Wednesday, 16 September 2015

You have received a new debit PaymentsAdmin ReportonTitle0045168.1Final.doc

You have received a new debit PaymentsAdmin ReportonTitle0045168.1Final.doc macro malware.

These emails aren't from these companies at all , they are just being used to make the email look more genuine, ie. from a real company.
It's also worth remembering that the company itself  may not have any knowledge of this email and it's link(s) or attachment as it won't have come from their servers and IT systems but from an external bot net.

It's not advised to ring them as there won't really be anything they can do to help you.

From:     "" {}
Subject: You have received a new debit
Message Body:
16 September 2015

This is an automatically generated email by the Lloyds TSB PLC LloydsLink online payments Service to inform you that you have receive a NEW Payment.

The details of the payment are attached.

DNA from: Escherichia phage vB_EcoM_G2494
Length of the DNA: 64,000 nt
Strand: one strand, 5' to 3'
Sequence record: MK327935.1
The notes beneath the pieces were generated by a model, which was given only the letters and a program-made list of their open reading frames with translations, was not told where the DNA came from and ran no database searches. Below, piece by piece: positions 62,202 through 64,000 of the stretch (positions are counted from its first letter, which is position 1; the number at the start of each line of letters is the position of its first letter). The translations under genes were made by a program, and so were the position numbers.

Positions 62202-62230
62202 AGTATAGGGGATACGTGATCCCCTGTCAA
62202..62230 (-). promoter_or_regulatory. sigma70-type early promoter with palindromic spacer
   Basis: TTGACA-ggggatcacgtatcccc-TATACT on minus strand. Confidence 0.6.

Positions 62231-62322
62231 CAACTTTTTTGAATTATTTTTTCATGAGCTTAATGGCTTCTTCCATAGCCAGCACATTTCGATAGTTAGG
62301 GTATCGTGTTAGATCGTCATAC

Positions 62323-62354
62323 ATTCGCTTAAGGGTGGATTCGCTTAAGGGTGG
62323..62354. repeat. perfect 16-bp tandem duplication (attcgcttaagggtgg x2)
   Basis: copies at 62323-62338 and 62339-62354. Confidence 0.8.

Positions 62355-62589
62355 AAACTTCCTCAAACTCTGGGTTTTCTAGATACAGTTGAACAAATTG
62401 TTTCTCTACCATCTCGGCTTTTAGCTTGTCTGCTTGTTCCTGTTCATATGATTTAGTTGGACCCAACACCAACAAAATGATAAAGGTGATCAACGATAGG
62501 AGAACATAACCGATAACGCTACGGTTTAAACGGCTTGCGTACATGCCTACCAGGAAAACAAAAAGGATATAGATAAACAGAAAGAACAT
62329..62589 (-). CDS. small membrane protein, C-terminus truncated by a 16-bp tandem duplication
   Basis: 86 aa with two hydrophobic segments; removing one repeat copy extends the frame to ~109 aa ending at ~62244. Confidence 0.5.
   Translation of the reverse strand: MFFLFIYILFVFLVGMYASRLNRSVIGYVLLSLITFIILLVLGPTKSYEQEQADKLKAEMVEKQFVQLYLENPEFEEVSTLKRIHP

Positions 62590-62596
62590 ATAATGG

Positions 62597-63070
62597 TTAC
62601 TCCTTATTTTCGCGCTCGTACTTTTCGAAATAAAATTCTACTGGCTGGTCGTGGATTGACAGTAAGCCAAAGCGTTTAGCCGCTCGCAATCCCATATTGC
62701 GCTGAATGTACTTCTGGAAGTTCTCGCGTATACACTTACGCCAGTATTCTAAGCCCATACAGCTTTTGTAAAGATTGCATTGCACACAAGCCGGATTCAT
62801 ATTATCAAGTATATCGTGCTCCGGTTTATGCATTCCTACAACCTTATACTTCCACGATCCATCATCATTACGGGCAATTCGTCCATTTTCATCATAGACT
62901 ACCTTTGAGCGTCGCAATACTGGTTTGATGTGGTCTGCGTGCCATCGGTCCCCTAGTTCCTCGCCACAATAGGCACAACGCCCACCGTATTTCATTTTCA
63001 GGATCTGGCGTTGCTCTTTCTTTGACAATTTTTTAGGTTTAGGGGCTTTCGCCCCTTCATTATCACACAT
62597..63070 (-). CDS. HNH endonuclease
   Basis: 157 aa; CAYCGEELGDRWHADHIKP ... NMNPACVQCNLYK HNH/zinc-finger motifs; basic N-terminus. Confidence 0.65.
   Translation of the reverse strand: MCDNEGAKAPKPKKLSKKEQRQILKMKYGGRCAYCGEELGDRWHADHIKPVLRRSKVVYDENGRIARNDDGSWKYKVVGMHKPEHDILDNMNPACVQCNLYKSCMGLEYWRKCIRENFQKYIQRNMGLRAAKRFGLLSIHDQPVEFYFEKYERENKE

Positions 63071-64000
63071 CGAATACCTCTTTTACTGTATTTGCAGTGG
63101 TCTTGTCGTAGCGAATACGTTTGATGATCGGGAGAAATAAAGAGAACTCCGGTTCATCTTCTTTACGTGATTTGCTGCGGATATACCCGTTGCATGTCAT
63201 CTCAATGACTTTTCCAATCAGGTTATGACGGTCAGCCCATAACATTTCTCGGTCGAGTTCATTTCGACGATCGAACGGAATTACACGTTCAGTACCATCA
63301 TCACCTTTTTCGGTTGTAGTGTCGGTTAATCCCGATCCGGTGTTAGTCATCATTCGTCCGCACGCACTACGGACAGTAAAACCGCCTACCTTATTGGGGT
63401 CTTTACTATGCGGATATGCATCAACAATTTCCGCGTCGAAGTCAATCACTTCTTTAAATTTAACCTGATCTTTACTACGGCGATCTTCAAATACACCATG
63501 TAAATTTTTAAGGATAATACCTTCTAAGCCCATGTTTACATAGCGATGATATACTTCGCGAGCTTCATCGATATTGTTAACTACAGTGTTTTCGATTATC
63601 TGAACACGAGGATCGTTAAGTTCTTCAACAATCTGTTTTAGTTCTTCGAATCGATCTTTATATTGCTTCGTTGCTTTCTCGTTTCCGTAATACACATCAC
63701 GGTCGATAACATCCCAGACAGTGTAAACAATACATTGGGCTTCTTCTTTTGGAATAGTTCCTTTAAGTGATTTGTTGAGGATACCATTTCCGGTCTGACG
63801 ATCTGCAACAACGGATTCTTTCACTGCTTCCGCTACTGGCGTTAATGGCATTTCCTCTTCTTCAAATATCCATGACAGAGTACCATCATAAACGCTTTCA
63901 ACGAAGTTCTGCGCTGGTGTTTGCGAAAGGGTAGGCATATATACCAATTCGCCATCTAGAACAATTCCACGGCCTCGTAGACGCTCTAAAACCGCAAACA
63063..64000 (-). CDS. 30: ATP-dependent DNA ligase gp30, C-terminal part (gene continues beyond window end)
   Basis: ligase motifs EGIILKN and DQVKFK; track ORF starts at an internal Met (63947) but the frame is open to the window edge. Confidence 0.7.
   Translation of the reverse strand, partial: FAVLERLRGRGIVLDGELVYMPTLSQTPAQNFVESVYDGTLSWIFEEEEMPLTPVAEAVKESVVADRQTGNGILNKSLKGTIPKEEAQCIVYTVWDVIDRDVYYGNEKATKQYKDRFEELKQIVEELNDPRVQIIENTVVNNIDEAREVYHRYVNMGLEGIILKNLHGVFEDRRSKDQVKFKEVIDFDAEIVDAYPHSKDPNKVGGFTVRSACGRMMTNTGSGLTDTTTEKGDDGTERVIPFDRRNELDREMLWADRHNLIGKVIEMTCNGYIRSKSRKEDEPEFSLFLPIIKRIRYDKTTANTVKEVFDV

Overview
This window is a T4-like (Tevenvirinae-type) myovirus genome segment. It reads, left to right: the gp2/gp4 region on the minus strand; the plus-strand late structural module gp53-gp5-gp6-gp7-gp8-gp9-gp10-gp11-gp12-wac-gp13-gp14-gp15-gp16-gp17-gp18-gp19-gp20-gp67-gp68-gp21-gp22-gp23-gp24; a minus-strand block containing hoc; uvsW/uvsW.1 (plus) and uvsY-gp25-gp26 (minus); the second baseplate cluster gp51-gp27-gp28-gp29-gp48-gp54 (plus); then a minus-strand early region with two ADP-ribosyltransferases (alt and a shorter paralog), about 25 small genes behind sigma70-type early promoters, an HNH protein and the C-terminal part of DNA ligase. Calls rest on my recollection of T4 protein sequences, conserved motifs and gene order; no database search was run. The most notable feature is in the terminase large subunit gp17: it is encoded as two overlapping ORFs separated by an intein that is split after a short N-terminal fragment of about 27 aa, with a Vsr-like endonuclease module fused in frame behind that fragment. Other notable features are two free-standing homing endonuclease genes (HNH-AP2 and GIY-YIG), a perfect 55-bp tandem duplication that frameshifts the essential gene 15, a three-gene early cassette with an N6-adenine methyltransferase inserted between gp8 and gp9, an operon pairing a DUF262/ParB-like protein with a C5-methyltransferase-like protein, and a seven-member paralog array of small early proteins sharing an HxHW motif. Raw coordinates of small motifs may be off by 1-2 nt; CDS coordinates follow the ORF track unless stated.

This e-mail (including any attachments) is private and confidential and may contain privileged material. If you have received this e-mail in error, please notify the sender and delete it (including any attachments) immediately. You must not copy, distribute, disclose or use any of the information in it or any attachments

Sha256 Hashes:
aeb8c585e9fcc35d5470bec8284e59a0a0150114c1f60d106a3b2f284ee6c8b4  [1]
Malware Virus Scanner Reports:
VirusTotal Report: [1] (detection 4/56)
Malwr Report: [1]

Sanesecurity sigs (phish.ndb) detected this as:

Sanesecurity.Malware.25387.MacroHeurGen.rsa.UNOFFICIAL FOUND


The current round of Word/Excel/XML/Docm attachments are targeted at Windows users.

Apple and Android software can open these attachments and may even manage to run the macro embedded inside the attachment.

The auto-download file is normally a windows executable and so will not currently run on  any operating system, apart from Windows.

However, if you are an Apple/Android user and forward the message to a Windows user, you will them put them at risk of opening the attachment and auto-downloading the malware.

Currently these attachments try to auto-download Dridex, which is designed to

steal login information regarding your bank accounts (either by key logging, taking auto-screens hots or copying information from your clipboard (copy/paste))